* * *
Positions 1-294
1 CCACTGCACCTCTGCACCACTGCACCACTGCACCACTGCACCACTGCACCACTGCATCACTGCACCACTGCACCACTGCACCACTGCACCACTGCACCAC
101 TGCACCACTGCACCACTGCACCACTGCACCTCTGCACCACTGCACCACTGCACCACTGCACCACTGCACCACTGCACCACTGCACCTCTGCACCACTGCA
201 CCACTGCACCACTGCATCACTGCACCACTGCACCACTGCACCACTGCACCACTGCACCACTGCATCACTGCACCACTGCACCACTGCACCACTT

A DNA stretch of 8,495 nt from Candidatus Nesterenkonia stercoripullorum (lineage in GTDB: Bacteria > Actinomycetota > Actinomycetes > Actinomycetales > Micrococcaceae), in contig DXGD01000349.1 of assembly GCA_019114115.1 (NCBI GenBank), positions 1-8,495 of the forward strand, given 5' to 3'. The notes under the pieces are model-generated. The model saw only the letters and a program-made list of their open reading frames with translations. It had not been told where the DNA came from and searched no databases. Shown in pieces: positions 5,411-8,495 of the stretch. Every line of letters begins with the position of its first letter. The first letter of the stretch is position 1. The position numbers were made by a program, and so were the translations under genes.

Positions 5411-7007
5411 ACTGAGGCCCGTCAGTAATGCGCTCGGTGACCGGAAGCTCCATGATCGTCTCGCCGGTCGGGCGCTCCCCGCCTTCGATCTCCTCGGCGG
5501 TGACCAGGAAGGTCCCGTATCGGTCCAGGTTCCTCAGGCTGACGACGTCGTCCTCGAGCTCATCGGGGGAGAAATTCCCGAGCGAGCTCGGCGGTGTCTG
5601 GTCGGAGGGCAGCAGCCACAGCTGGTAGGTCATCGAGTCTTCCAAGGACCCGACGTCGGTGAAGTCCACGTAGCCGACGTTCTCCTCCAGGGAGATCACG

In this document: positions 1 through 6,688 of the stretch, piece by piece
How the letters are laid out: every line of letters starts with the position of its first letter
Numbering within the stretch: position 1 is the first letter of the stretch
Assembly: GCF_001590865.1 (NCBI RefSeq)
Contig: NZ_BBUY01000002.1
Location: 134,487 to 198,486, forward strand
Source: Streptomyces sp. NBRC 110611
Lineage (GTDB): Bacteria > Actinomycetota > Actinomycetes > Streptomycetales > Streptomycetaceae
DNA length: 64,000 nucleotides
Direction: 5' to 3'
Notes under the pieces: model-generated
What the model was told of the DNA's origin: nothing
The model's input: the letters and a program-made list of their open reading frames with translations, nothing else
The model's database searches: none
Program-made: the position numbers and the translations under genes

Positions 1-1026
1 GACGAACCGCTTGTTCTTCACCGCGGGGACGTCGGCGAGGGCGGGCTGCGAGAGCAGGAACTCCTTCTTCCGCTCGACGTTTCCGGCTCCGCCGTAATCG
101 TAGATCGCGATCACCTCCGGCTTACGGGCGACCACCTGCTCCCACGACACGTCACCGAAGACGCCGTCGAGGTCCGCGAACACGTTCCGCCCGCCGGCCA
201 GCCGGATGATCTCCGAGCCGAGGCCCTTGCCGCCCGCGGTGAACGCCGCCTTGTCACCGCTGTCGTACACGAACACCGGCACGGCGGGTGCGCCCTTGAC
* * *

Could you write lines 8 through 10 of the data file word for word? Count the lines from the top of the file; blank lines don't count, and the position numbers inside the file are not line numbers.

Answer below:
5501 TGACCAGGAAGGTCCCGTATCGGTCCAGGTTCCTCAGGCTGACGACGTCGTCCTCGAGCTCATCGGGGGAGAAATTCCCGAGCGAGCTCGGCGGTGTCTG
5601 GTCGGAGGGCAGCAGCCACAGCTGGTAGGTCATCGAGTCTTCCAAGGACCCGACGTCGGTGAAGTCCACGTAGCCGACGTTCTCCTCCAGGGAGATCACG

In this document: positions 1 through 6,688 of the stretch, piece by piece